Crazy electrical problem

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May 1, 2009
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I've been fighting electrical gremlins for a couple of weeks now (no headlights in spite of 12v at plug, similar problem with turn signals). By chance I discovered tonight that when I disconnect the negative battery terminal, I still have + 9 volts from the positive battery terminal to the chassis (and about 3 from the negative battery terminal to the chassis). What can cause this?

I suspect a short, just not a large enough one to burn out the mythical fusible link.

When checking the hot side of the fuse box,with all the fuses out, none have continuity to ground. When checking the cold side of the fuse box, the ignition fuse (B/Y wire) is shorted to ground. I disconnected it from the coil and still it is shorted to ground.

So my conclusion is that the B/Y wire is shorted to ground somewhere.

Before I pull the harness out, does this make sense to everyone?
 
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The B/Y wire goes to other places besides the coil like the throttle solenoid which would be very low ohms. Search and find the schematic. If you think there is a wire shorted to ground then run a new one, out the door if nessesary to test your theory. Find the problem before you tear into it.
 
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Even with that fuse out, the chassis is still positively charged so there must be another problem correct?

I've been staring at the diagram for days.
 
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What can cause this?

Trying to measure voltages on an open circuit can cause this.

The voltages you measured don't mean anything. Make sure all the wires and plugs are connected and the appropriate switch is turned on. Then if you measure a voltage it will mean something.

Most of the fused circuits have switches, so you won't see a ground until you turn the switch on.

There is no fuse on the ignition wire. The engine fuse has several B/Y wires that run other things, like the idle fuel solenoid.
 
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Adax,

I had a similar problem with my headlights and it ended up being the switch. I opened it up, cleaned it all out and re-assembled. After doing all that I found that it was the plug itself that was not making a good connection. Bent a couple thingies in the plug and all was good.

The fact that your turn signals are also not working is troublesome though. It would make sense that if you have a problem with one, then it's probably the same problem with both, which goes back to a ground, right?

Good luck!
 
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To quote Carroll, curiouser and curiouser.

Thanks for the input. Let me get back to the original problem to see if that helps.

I measure 12v at the headlight plugs (both) and the Hi/Lo switch works correctly.

When I plug in a light, nothing happens - I've cleaned the connections and have dielectric grease on them.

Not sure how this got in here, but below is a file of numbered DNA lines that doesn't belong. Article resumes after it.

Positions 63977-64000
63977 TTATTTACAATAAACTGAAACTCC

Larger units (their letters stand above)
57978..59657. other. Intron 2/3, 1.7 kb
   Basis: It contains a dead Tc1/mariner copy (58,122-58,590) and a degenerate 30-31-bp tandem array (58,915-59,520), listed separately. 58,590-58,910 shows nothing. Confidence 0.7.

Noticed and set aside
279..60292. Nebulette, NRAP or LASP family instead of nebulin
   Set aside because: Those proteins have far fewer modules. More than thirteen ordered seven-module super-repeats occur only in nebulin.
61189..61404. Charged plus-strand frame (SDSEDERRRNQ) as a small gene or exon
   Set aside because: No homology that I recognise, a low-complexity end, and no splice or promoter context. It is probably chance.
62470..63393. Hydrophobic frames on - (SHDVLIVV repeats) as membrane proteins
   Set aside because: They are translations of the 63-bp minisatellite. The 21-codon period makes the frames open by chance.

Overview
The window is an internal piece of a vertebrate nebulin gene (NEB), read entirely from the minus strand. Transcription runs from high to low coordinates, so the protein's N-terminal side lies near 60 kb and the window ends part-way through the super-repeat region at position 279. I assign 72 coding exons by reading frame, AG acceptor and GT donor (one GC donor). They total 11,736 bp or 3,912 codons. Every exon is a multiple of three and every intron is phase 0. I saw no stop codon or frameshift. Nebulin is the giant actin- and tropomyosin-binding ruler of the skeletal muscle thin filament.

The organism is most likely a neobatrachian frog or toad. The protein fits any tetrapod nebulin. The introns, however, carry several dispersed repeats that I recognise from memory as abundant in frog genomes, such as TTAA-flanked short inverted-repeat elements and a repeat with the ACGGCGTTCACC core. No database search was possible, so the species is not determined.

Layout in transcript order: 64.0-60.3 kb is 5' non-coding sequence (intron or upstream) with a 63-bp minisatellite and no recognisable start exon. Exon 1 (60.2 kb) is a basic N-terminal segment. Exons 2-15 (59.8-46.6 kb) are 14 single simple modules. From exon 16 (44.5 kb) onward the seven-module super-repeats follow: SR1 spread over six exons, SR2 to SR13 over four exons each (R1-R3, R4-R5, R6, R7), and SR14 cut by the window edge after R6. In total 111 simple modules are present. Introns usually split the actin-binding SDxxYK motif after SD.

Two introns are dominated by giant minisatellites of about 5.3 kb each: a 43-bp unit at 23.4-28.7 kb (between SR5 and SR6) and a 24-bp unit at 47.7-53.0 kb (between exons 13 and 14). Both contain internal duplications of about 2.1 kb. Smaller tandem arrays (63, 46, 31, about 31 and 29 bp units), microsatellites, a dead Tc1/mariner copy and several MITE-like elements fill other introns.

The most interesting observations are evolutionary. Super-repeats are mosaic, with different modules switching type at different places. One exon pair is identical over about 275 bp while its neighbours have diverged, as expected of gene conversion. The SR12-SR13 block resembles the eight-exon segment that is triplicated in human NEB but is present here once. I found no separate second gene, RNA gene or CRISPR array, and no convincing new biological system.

I removed and cleaned the switch thoroughly and it works correctly according to my meter. The switch plug has +12 at the red wire as it should. Now, If I connect that red wire (it is hot supply to the switch) to the light with a jumper, nothing happens (yes, the other terminal is grounded appropriately). So the problem is before the switch and it seems to be that when the circuit sees a load, voltage drops to zero (or there is very little current to begin with). I can light the headlight when jumpered off the fuse.

The turn signal problem is the same: measuring +12 everywhere, all switches working, but no light when a load is applied. (If I jumper 12v from the hot wire at the flasher, it will not light the headlight.)

I'm running out of diagnostic tests.

AC
 

Blue77FJ40

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Are you sure that the headlamps are not blown?

Have you jumpered a ground for the turn signals to see if they are/are not properly grounded?
 
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Yes, ground the ground. Pull a ground jumper to you device from the battery terminal, and then test for a circuit...I'm leaning toward a bad ground to your chassis
 
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I measure 12v at the headlight plugs (both) and the Hi/Lo switch works correctly.

When I plug in a light, nothing happens -
The turn signal problem is the same: measuring +12 everywhere, all switches working, but no light when a load is applied.
AC

This is telling you that you have a bad (high resistance) connection somewhere up stream of the lamps to the fuse block. When you plug in the lamp, you have a complete circuit. If you have zero voltage at the lamp when it is plugged in, it is because the bad connection isn't letting enough current flow. When you unplug it, you have voltage because because there is no flow other than tthat which the meter is seeing.

Plug the lamps in and keep following the circuit back to the fuse block and measure the voltage. you will find a point where the voltage jumps up to 12V and the bad connection is just after this point.
 
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Plug the lamps in and keep following the circuit back to the fuse block and measure the voltage. you will find a point where the voltage jumps up to 12V and the bad connection is just after this point.

Makes sense, thanks. I'll work on it tonight but I think based what I've done so far it is between the fuse box and the headlight switch connector plug. At least for the headlights.

AC
 

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